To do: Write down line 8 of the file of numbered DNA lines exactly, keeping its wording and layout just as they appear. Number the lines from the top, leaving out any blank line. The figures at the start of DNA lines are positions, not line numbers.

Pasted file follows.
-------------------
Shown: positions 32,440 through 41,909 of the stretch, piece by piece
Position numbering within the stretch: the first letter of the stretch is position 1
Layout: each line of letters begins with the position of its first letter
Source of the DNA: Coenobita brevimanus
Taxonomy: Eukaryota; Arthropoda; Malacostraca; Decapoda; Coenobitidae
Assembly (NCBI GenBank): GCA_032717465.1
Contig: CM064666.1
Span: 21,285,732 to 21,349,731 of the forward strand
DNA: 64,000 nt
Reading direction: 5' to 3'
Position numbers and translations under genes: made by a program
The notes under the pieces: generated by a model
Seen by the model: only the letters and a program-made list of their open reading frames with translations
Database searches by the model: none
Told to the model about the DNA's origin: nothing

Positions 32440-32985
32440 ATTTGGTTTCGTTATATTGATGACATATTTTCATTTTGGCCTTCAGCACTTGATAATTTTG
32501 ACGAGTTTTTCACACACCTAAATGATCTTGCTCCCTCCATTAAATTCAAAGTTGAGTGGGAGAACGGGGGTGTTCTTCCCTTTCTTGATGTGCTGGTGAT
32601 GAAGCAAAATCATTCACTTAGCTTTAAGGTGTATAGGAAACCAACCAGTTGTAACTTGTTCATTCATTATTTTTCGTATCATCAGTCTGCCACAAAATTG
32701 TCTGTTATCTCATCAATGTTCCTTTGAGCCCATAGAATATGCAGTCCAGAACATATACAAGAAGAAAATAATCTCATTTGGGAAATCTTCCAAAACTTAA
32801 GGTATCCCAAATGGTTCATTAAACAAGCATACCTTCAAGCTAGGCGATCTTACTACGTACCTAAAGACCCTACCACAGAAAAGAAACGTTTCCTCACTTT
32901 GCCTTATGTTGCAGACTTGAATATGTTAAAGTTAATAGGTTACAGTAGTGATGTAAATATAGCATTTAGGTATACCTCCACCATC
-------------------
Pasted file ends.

Span: 21,285,732 to 21,349,731 of the forward strand